October 2016: British Journal of Nutrition
Masatoshi Kubota, Reiko Watanabe, Miki Yamaguchi, Michihiro Hosojima, Akihiko Saito, Mikio Fujii, Shinobu Fujimura, Motoni Kadowaki
We previously reported that rice endosperm protein (REP) has renoprotective effects in Goto-Kakizaki rats, a non-obese diabetic model. However, whether these effects occur in obese diabetes remains unclear. This study aimed to clarify the effects of REP on obese diabetes, especially on fatty liver and diabetic nephropathy, using the obese diabetic model Zucker diabetic fatty (ZDF) rats. In total, 7-week-old male ZDF rats were fed diets containing 20 % REP or casein (C) for 8 weeks. Changes in fasting blood glucose levels and urinary markers were monitored during the experimental period...
October 2016: British Journal of Nutrition
Joshua J Todd, Emeir M McSorley, L Kirsty Pourshahidi, Sharon M Madigan, Eamon Laird, Martin Healy, Pamela J Magee
Vitamin D is typically supplied in capsule form, both in trials and in clinical practice. However, little is known regarding the efficacy of vitamin D administered via oral sprays - a method that primarily bypasses the gastrointestinal absorption route. This study aimed to compare the efficacy of vitamin D3 liquid capsules and oral spray solution in increasing wintertime total 25-hydroxyvitamin D (25(OH)D) concentrations. In this randomised, open-label, cross-over trial, healthy adults (n 22) received 3000 IU (75 µg) vitamin D3 daily for 4 weeks in either capsule or oral spray form...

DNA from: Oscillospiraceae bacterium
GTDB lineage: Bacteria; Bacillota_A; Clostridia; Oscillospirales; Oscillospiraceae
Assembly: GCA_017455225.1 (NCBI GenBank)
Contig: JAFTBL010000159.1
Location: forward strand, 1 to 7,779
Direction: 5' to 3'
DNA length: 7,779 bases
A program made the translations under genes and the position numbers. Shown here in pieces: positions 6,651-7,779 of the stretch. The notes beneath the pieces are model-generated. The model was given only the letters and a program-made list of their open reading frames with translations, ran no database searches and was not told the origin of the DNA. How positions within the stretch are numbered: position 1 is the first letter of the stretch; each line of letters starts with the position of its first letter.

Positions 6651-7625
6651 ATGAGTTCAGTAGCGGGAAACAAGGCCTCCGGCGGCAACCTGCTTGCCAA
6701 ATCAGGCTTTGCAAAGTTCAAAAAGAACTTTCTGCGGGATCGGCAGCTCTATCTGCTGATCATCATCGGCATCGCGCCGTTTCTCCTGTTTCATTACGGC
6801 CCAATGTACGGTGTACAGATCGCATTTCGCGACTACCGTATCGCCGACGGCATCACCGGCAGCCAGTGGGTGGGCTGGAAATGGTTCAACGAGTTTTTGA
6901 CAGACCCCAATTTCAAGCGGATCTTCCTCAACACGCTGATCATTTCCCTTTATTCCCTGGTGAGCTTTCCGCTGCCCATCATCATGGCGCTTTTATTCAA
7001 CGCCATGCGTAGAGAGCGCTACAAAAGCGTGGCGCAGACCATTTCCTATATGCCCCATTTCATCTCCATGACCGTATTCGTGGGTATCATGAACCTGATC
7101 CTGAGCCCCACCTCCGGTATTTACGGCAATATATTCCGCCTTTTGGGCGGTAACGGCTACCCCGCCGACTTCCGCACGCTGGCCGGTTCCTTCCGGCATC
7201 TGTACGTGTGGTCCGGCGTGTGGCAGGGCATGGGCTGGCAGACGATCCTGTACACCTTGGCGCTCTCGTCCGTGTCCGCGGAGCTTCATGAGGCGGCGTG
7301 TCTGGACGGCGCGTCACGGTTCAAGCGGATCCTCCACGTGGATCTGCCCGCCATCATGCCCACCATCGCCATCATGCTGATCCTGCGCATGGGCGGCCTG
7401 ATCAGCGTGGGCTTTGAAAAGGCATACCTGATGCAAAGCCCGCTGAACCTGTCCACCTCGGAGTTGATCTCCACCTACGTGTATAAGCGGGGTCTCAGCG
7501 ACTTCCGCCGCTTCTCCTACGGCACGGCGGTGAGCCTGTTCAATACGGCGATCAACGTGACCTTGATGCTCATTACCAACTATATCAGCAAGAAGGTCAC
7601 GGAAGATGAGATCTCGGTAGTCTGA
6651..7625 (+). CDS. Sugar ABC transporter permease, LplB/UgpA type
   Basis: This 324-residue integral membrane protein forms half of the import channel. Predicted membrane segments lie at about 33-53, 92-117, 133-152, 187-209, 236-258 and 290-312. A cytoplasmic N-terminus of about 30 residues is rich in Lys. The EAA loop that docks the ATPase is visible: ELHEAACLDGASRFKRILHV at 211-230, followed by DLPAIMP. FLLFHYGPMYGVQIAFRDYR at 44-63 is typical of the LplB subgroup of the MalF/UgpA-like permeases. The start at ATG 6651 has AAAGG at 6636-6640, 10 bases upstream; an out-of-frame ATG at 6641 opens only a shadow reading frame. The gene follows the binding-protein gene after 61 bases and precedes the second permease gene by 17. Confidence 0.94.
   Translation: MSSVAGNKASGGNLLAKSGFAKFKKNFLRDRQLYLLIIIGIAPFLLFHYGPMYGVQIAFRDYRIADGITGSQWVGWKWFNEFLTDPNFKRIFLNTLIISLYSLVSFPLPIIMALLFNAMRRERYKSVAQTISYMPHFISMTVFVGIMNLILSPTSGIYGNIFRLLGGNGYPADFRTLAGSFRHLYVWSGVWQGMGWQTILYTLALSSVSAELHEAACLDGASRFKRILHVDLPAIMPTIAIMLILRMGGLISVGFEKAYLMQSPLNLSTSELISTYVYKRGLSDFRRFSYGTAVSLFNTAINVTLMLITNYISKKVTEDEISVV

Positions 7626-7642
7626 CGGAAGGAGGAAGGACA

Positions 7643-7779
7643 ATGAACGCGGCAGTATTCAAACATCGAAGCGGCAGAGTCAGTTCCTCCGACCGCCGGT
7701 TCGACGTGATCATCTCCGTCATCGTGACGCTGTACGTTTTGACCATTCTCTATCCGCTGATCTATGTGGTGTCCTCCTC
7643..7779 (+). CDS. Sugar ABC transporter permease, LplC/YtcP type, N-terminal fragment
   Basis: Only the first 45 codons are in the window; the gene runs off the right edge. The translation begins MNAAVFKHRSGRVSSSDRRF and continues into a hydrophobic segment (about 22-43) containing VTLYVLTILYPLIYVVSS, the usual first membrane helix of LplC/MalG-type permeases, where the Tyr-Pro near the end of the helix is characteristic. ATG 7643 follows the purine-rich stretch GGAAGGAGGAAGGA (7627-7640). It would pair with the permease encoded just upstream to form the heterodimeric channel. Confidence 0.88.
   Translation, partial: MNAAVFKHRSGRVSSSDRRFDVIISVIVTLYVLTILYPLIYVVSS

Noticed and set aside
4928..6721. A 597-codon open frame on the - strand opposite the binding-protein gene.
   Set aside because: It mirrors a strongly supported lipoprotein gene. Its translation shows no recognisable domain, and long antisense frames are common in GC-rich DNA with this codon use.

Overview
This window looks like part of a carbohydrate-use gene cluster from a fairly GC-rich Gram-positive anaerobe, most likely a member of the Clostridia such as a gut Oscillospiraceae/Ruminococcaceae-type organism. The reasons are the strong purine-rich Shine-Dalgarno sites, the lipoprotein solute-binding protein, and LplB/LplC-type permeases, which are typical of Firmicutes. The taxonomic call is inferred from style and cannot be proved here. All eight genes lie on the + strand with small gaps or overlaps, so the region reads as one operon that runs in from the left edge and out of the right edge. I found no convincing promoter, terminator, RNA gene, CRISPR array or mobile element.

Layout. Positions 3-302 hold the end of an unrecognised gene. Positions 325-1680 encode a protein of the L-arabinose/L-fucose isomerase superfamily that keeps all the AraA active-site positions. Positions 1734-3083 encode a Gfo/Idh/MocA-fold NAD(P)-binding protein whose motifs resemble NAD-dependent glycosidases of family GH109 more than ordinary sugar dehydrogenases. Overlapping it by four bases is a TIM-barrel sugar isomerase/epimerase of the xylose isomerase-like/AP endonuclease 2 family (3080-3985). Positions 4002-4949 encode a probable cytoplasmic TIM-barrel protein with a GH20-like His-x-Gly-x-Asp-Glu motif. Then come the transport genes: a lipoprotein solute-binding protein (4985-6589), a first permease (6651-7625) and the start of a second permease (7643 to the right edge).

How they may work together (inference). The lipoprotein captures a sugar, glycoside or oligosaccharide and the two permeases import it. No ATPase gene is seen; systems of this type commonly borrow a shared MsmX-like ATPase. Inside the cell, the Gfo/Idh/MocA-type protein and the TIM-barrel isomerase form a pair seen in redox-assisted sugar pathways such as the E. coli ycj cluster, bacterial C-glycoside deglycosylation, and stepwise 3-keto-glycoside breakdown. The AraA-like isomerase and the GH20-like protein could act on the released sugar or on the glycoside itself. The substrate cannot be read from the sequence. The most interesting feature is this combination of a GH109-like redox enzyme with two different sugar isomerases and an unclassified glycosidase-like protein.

October 2016: British Journal of Nutrition
Hoang V T Ho, John L Sievenpiper, Andreea Zurbau, Sonia Blanco Mejia, Elena Jovanovski, Fei Au-Yeung, Alexandra L Jenkins, Vladimir Vuksan
Oats are a rich source of β-glucan, a viscous, soluble fibre recognised for its cholesterol-lowering properties, and are associated with reduced risk of CVD. Our objective was to conduct a systematic review and meta-analysis of randomised-controlled trials (RCT) investigating the cholesterol-lowering potential of oat β-glucan on LDL-cholesterol, non-HDL-cholesterol and apoB for the risk reduction of CVD. MEDLINE, Embase, CINAHL and Cochrane CENTRAL were searched. We included RCT of ≥3 weeks of follow-up, assessing the effect of diets enriched with oat β-glucan compared with controlled diets on LDL-cholesterol, non-HDL-cholesterol or apoB...
October 2016: British Journal of Nutrition
Emma Elison, Louise K Vigsnaes, Laura Rindom Krogsgaard, Julie Rasmussen, Nikolaj Sørensen, Bruce McConnell, Thierry Hennet, Morten O A Sommer, Peter Bytzer